In The Blink Of An Eye

Categories: Parent Perspective

It seems like it was just yesterday. I can remember her lying on my chest during her first year. I stayed home with her that year. I can say that was most certainly the best year of my life.

Adalyn was my first born. I didn’t think about autism being a possibility. As each month went by though I would sometimes compare Ady to her cousins, who were about six months older than her. I noticed that they had reached certain milestones at the appropriate times while Ady was still working at them, but still the thought of autism wasn’t on my radar. She was such a good baby. Ady made eye contact.  She would sleep through anything. We went to restaurants often and she never fussed.  We read together every night.

I started to realize that she was starting to fall behind, but I guess in hindsight I was in denial. She would line everything up instead of playing with toys. She had no interest in using toys the way they were meant to be played with.

When her father mentioned autism, I thought to myself- no she’s just moving at her own speed. That’s not it. Even at the developmental pediatrician visit, what I was told hadn’t fully processed. We would read ‘My First Words Books’. She would point to pictures and say the words to match the pictures and then it all just seemed to go away. Words that she would say all the time disappeared.

We found ourselves on a wait list, as most parents do, seeking a diagnosis, but at that time it wasn’t clear what our future and an autism diagnosis would hold. When Ady was diagnosed at age 2 with autism and sensory processing disorder, we did everything we could to help her as quickly as we could.

She started early intervention, speech and occupational therapy, and ABA therapy in our home. We were involved in hippo-therapy, and participated in any community activities that were available through our local autism society.

Looking back, I had no idea how much autism would consume our daily lives. When she was younger it felt more difficult. I felt like the challenges were endless and that somethings she was going through would never improve. I felt like it took away from our time together. Some behaviors were difficult to overcome, but by reaching out to the right people we were able to get help. Everything from racing to attempt to get back the speech she lost, to potty training, to locking up everything-literally everything in our home from doors to windows to cabinets to the refrigerator.

Everything. Elopement was high on the list. I couldn’t leave a door open on a summer day or she would take off. She would attempt to climb out windows, and still tries from time to time. I constantly worried about her wandering  off and getting lost. Even today-that is my biggest fear.

As her 9th birthday quickly approaches, I look back at her pictures from when she was a toddler, as I often do. I’m in awe of her and how she captivates others without saying a word.

I know it may sound silly, but I try to look for the change. Trying to pinpoint when it happened.  Her facial expressions and eye contact. I watch videos and listen to words that she use to say. In the past I would get overwhelmed and saddened by those thoughts, but now I am at a place where I feel content. We still work at growth every single day, but I have piece of mind that it is who she is meant to be and that there wasn’t anything during pregnancy that caused it or anything I could’ve changed.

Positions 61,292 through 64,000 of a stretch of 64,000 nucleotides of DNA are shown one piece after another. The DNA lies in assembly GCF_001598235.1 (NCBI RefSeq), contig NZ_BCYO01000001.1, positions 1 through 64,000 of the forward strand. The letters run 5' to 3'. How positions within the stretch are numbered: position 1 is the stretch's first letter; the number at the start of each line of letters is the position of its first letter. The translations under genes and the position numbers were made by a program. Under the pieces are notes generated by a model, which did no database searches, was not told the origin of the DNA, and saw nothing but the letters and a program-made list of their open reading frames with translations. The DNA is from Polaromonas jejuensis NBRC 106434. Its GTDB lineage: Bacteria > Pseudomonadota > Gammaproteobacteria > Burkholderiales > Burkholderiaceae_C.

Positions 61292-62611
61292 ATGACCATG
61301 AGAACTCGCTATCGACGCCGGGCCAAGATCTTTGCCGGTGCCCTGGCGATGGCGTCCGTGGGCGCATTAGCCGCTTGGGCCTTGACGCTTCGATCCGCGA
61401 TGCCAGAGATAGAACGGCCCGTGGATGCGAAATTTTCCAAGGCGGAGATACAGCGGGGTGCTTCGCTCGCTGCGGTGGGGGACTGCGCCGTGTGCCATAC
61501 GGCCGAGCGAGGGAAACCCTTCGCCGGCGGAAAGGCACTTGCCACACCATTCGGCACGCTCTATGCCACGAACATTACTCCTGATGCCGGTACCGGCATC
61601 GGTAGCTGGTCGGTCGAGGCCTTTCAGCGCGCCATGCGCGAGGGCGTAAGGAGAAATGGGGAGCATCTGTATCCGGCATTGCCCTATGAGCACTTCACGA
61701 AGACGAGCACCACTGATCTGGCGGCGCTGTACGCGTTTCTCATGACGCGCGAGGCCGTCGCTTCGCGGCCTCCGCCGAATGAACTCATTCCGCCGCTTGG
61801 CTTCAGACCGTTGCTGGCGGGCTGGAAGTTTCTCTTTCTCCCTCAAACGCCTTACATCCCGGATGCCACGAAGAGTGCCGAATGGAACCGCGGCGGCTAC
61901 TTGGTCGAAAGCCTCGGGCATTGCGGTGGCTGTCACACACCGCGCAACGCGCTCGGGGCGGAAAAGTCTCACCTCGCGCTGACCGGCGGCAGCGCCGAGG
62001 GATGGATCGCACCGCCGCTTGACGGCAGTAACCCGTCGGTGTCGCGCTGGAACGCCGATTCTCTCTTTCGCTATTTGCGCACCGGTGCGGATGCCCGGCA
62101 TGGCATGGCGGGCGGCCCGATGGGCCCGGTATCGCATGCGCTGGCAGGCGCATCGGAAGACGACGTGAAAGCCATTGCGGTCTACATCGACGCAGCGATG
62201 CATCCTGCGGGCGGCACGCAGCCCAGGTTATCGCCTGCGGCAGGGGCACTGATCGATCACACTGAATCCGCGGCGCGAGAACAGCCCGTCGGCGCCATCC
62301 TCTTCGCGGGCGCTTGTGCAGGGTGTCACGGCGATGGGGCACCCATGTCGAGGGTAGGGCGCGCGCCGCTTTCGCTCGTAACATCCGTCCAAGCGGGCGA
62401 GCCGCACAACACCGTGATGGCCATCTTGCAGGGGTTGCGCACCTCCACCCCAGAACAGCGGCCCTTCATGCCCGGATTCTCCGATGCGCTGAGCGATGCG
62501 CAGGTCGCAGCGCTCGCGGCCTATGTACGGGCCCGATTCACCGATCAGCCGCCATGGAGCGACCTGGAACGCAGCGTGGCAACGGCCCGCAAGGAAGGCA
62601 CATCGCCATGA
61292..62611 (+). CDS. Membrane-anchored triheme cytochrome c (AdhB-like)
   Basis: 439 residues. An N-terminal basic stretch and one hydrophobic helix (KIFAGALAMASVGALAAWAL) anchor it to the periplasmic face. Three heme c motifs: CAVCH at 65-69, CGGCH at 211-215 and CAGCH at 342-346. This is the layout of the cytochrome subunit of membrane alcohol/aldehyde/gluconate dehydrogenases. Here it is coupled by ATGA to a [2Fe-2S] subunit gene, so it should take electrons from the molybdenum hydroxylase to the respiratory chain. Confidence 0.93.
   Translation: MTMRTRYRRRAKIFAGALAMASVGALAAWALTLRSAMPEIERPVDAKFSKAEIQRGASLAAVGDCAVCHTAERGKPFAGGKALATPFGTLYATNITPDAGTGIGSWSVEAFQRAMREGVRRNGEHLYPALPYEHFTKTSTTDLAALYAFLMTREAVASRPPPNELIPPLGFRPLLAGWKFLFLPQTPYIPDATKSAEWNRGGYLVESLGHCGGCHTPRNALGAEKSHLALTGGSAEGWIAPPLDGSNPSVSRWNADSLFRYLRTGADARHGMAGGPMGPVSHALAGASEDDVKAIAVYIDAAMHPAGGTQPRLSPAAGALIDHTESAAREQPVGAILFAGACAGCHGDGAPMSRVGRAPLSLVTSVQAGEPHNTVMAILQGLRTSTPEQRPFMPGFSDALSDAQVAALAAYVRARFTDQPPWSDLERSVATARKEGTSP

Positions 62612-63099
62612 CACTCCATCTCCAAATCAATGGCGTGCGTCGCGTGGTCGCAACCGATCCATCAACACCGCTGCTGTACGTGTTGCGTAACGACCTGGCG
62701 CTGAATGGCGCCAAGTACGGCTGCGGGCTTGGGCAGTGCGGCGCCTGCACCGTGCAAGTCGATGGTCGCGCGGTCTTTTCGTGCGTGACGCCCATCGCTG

I see a young lady now who is thriving. She’s happy and healthy, which are the things that matter most. A few weeks ago she was invited to a friend’s birthday party. I of course wanted to go with and stay with her. I watched her with her friends and she didn’t need me right by her side. She was rollerskating, something  that she is very good at.  I was able to take a step back which is difficult because I always want to be by her side. She still needs my help with a lot of skills,  but she’s growing up. Her personality is shining through.

I feel more at ease. Mostly from the feeling that I know what to expect on most days. This doesn’t limit her growth potential, but I’m not consumed by worry or sadness of what she looks like compared to her peers.

It was enlightening seeing her around her typical peers, not knowing what is it’s like to hear conversations about school and friends and favorites at that age because of autism. The conversations they had and the things that were relevant to them. What I’m experiencing as a parent of a child with autism  is different and unique and I accept that. I wouldn’t want to change anything about her. Her quirks and sweet personality make her who she is meant to be.

Ady is coming into her own self. She is learning and changing every day. When people ask me “Is she talking more?” I say, “some days yes, depending on what motivates her, but that isn’t what’s most important”. What’s most important to me is that we provide consistent support for her to give her opportunities to grow and learn but also that she is just happy and healthy. She’s so smart. I always say that it’s inside of her just waiting to come out. Between her vocal communication (which is minimal), sign language, verbal approximations, and communication through the use of her speech device. I want to understand her and communicate with her the best I can.

We are blessed to hear her voice, even if it isn’t every day. She continues to amaze us.  I know there are going to be challenges, but together we’ve got this.

Susan Bitler
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1 Comment

  1. Beautiful story. Inspiring and hopeful. Our middle son who is now 7 has autism. He is in OT and ABA therapy, and has made great progress developmentally in the last year. Thank you for sharing your journey.

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